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NamibRand Becomes Africa's First International Dark Sky Reserve

  
  

Image by George TuckerNamibia’s NamibRand Nature Reserve (NRNR), pioneered by conservation hero J.A. Albi Brückner, is one of Africa’s largest private nature reserves. Recently NRNR has expanded its conservation role to include preserving the star-filled nighttime skies that shine above its dunes and mountains. These efforts in night sky conservation have earned the reserve high honors as the International Dark-Sky Association newest International Dark Sky Reserve.

The NRNR is a “Gold” tier reserve, which places the Reserve’s night sky in the IDA’s darkest and strictest available category. IDA Executive Director Bob Parks explains, “The night sky over the NamibRand Nature Reserve is exceptional, as are the efforts the reserve has taken in modifying its lighting for the sake of its wildlife and visitors.”  

Game viewing is replaced by stargazing at night, as visitors to the Namib Desert can see the Milky Way, the Southern Cross and Scorpio, amongst other spectacular starry sights, that much more clearly!

Check out some exceptional photography on Dr. George Tucker's flickr page

Tips for Driving in Namibia

  
  

Namibia has an excellent road system that reaches just about every popular tourist destination in the country. However, the majority of the roads are gravel, and in the more remote areas they become tracks, which require careful driving, and for safety considerations, a second vehicle. Here are some tips to help get you to your destination safely.

  1. First and foremost, in Namibia we drive on the left side of the road.

  2. Passengers in the back as well as the front seats must wear seatbelts.

  3. To drive a vehicle in Namibia, you need a valid driving licence and must carry it with you when you are driving. If your driver’s licence is not printed in English, it is advisable to travel with an International Driver’s Licence.

  4. Make sure you are fully insured.

  5. Before leaving on your self-drive tour, make sure the brakes of your vehicle are in good working order.

  6. Your tyres must have the correct air pressure for the roads on which you’re planning to travel and also for the amount of luggage and number of passengers in your car.

  7. Always carry at least one spare tyre. When visiting remote areas, it is advisable to carry a second spare tyre and a tyre-repair kit.

  8. In Namibia, four-by-four vehicles are recommended when travelling through remote areas.

  9. You should carry a well-equipped first-aid kit.

  10. Plan your trip carefully, ensuring that you have enough fuel for the journey you have planned. Fill your tank at every available opportunity, even though you may not be in immediate need.

  11. Always carry water when you travel. Plan to have enough water for your entire journey, also in case you have a breakdown or become stuck.

  12. It is advisable to leave your itine-rary with your tour operator, hotel or friends. In the unlikely event that you become lost, authorities will be able to find you if they know your plans.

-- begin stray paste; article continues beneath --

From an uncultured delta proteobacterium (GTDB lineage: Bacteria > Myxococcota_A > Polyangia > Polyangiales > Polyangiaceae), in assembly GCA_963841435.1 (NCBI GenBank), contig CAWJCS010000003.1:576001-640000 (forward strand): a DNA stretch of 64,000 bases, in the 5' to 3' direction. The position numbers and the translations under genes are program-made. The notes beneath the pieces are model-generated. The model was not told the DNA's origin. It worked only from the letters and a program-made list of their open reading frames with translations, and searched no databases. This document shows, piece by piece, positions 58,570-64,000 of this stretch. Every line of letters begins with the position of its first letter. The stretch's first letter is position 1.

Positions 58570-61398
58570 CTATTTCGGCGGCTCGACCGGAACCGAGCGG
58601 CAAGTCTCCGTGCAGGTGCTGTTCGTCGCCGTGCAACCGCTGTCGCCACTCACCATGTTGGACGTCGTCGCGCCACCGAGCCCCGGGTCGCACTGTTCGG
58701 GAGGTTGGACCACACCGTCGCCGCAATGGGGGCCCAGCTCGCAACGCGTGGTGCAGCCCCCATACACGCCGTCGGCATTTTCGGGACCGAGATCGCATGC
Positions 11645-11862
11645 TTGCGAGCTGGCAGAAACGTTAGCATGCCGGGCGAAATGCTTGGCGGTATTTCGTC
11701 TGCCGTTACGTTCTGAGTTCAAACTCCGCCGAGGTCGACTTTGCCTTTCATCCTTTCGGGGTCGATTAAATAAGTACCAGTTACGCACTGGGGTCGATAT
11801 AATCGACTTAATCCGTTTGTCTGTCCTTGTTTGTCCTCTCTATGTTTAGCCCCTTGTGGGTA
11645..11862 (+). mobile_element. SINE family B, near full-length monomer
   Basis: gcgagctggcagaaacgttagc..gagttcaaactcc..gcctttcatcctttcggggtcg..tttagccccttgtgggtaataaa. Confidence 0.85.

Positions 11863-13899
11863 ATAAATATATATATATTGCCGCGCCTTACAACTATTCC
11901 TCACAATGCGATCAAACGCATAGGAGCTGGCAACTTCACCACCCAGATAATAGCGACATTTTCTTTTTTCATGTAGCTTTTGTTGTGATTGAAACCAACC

13. Make sure you have a current, authoritative map before you leave on your trip. When you leave the official roads marked on your map, there may be no road signs to direct you and the condition of the road may be poor.

  14. Take time to listen carefully to the safety briefing given by your car-hire company. Ask advice on the condition of the roads in the areas you plan to visit. If your car has extra fuel and water tanks, use them.

  15. Watch out for animals crossing the road or grazing near the roadside. Both wild and domestic animals frighten easily and can jump directly in front of your moving car.

  16. Avoid travelling at night. Wildlife is most active at dusk, and the possibility of a collision at this time of day is vastly increased.

  17. When entering any game park or other area where there are wild animals, read the safety guidelines provided. It is dangerous to leave your vehicle when you are in a wildlife area. The only safe way to look at a wild animal is from the safety of your vehicle.

  18. As distances are long, take regular breaks.

Conservation Hero – Ou Jan Tsumib

  
  

Jan TsumibWith global green awareness currently rising, conservation heroes tend to be very public individuals, whose achievements are well documented in the media. Amongst these is a small cohort of people whose actions go unnoticed, but whose efforts almost subconsciously inspire those around them to care more for our planet: We know them as “unsung heroes”.  Namibia's Ou Jan Tsumib is one such person.

Ou Jan, a Hei//om bushman, born in the wilds of Etosha, has spent an entire lifetime looking after the land he was born on. He addresses the wildlife, the plants and the changing seasons of the bush with a father-like voice and speaks of elephants and mopane trees as equals to himself. He worked in conservation all his life for no other reason than to get him closer to the soil that supports the life he so admires ,and in so doing has acquired an unequaled understanding of the web of life in this domain. He has also influenced everyone he has had contact with by generously sharing his knowledge and inspiring them to care more about the natural world. 

Winner of the Ministry of Environment and Tourism’s inaugural Lifetime Achievement Award, Ou Jan Tsumib’s quiet voice, dignified manner and wealth of understanding about the world around him make him a true conservation hero.

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